A Public Health Scientist, Suzanne Bell on Thursday said the abortion rate by women of reproductive age in Nigeria has risen between 1.8 and 2.7 million.
Mrs Bell, who made the disclosure at a dissemination exercise of the Performance Monitoring and Accountability 2020 (PMA 2020) in Abuja, said that the rise was as a result of unintended pregnancies.
The event with the theme, “Measuring Performance, Informing Policy and Empowering Communities’’ was a collaboration of the Centre for Research Evaluation, Resources and Development (CRERD) and the Bayero University, Kano.
According to Mrs Bell, majority of these abortions were considered unsafe, hence the need for increased awareness and access to family planning, to protect the lives of women.
“In 2018, PMA 2020 conducted a survey to produce updated and expanded estimates of abortion-related indicators.
“The survey results provided new insights into the characteristics of women who have abortions and the pathways leading to abortion within or outside the healthcare system.
“In Nigeria, most public tertiary facilities provided post abortion care (92 per cent) and safe abortion services to save a woman’s life (81 per cent); lower level public facilities and private facilities were much less likely to do so.
“In 2017, the annual incidence of likely abortions in Nigeria was 41.8 per cent per 1000 women aged, 15 to 49, which is nearly 1.8 million abortions.
“When including information related to the experience of respondents closest confidants, the rate of likely abortions in Nigeria rose to 2.7 million.’’
Mrs Bell said women living in rural areas, women with no education and women who are poor were the most likely to have had the least safe abortion.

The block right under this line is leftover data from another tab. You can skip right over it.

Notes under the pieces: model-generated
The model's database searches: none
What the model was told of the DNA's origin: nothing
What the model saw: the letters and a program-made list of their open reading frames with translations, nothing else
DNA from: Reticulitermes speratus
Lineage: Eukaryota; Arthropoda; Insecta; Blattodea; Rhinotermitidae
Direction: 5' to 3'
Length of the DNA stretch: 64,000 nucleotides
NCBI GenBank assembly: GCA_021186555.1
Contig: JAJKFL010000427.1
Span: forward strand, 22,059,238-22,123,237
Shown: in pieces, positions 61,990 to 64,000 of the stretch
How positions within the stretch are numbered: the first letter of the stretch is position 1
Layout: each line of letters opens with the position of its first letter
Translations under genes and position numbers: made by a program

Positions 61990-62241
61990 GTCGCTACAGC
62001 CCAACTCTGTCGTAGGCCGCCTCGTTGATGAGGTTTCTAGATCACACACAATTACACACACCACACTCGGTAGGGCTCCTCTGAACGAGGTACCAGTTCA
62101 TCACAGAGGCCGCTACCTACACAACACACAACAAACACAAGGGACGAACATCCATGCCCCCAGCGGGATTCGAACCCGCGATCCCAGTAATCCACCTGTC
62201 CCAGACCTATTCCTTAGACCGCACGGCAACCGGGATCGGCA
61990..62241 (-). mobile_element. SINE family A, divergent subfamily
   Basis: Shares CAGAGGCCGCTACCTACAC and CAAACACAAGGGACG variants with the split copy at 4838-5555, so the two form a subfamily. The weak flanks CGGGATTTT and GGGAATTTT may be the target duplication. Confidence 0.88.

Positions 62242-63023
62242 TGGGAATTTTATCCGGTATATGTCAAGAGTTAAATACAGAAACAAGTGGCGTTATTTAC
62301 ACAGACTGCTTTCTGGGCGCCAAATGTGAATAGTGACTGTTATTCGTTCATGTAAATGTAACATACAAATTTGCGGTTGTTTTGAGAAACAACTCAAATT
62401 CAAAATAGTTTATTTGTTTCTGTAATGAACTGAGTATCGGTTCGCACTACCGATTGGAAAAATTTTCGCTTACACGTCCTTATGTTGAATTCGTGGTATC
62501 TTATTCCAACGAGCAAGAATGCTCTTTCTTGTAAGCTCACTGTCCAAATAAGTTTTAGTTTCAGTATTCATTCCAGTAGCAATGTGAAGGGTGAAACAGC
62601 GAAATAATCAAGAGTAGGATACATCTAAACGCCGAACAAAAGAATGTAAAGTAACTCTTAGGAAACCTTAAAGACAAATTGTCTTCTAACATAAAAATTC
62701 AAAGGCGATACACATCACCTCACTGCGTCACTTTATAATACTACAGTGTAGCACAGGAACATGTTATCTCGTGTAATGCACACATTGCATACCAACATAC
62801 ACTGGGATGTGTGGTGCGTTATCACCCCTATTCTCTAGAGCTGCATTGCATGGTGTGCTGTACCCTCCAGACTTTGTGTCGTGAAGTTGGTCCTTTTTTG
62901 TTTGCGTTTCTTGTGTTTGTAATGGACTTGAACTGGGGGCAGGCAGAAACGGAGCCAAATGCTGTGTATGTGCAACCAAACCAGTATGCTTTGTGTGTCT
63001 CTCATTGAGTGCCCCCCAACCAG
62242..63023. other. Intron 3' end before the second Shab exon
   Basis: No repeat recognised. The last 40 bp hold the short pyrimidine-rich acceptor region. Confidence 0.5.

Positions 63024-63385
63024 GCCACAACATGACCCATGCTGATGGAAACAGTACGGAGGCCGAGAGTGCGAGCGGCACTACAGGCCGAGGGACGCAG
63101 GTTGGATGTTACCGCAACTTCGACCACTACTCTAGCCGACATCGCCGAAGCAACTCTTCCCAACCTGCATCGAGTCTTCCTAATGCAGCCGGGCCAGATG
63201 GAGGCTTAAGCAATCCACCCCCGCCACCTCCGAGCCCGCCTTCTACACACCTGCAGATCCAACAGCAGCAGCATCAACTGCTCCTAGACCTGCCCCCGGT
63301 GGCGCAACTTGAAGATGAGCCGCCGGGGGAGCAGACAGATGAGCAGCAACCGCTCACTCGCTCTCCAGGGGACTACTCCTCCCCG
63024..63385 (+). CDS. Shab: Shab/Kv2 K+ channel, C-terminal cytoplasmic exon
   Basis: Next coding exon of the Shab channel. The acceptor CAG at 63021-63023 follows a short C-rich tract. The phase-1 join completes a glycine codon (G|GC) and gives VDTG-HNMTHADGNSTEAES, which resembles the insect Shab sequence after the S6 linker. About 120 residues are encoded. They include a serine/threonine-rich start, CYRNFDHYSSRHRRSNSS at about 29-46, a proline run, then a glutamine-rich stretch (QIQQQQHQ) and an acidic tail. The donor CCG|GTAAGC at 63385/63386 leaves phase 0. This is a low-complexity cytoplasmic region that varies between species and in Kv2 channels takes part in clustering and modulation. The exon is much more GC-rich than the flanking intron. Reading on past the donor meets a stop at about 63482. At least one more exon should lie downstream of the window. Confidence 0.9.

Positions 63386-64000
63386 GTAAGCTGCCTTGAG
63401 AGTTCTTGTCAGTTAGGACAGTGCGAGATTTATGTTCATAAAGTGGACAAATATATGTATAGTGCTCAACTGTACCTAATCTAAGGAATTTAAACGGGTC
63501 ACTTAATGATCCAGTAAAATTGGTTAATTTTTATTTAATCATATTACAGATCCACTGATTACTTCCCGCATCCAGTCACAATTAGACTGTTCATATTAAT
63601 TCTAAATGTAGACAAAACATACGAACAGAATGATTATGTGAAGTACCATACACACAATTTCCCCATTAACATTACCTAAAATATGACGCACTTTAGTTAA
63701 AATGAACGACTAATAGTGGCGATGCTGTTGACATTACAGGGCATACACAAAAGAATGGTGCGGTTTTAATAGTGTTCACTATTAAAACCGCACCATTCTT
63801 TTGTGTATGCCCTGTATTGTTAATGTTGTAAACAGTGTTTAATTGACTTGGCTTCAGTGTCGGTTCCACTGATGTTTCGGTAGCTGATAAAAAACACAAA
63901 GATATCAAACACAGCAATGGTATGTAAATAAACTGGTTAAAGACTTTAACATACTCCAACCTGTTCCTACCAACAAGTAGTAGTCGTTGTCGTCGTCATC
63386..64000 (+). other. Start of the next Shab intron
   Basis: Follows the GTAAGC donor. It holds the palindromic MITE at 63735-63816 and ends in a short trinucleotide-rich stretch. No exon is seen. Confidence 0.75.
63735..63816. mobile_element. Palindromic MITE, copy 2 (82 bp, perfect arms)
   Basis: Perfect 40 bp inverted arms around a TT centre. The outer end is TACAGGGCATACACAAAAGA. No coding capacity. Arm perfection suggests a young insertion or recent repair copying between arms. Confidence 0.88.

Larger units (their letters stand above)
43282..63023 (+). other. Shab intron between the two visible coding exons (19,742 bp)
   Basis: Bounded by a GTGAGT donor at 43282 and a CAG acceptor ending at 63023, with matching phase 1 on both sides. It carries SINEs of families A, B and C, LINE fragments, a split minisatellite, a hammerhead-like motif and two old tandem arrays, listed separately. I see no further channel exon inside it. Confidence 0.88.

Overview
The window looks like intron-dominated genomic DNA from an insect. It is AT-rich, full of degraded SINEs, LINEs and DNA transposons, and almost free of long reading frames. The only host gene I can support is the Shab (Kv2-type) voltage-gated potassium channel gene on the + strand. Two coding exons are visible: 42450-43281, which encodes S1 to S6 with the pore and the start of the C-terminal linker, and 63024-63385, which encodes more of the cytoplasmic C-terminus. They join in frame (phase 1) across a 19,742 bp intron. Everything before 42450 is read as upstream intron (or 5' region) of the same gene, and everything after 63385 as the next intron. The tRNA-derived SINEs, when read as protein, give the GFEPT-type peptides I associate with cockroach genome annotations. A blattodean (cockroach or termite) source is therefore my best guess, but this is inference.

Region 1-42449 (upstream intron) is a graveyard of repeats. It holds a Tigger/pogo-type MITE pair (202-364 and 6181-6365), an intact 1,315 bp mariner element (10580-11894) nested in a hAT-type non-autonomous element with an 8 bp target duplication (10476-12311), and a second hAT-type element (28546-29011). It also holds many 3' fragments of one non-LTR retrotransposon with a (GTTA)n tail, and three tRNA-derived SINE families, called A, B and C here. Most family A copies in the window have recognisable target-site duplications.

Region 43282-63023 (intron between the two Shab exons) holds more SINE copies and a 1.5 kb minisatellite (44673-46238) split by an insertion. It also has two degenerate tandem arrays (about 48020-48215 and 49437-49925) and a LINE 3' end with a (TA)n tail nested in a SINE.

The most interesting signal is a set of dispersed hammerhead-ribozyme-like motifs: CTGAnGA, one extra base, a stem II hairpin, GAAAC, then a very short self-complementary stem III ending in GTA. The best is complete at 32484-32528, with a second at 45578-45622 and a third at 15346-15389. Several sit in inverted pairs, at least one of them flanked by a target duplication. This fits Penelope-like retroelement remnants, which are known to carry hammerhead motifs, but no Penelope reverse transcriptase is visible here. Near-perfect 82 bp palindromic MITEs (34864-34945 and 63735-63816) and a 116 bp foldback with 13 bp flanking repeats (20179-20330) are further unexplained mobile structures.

She further said six out of 10 abortions were considered least safe and 11 per cent of women experienced complications for which they sought post abortion care at a health facility.
Earlier, Elizabeth Omoluabi, Principal Investigator, PMA2020, said one out of every four children were unintended, giving rise to some of the abortions committed by women.
Mrs Omoluabi, therefore, called for the empowerment of women to have family planning before marriage in order to reduce the abortion rate.
“The 2018 survey conducted revealed that there has been steady rise in family planning due to awareness on its need.
“19 per cent of Nigerian women are now using modern contraceptives as shown by the survey.
“In our survey, we used three instruments which include household, female respondent and service delivery point questionnaire to carry our survey.
“The impact of quality data in planning is important and hence the data will help us to plan to save the lives of Nigerian women.’’
She added that the PMA2020 in its survey was able to use innovative mobile technology to support rapid- turn around surveys to monitor key indicators for family planning.
Also, Ghaji Bello, Director- General, National Population Commission (NPopC) pledged the continuous support of the commission toward the country’s family planning data.
The PMA2020 is implemented by local universities and research organisations in 11 countries.
PMA2020 Nigeria is led by the (CRERD) and Bayero University, Kano, with support from the Bill and Melinda Gates Institute for Population and Reproductive Health.
The survey has been carried out in the states of Lagos, Kano, Kaduna, Rivers, Nasarawa, Anambra and Taraba.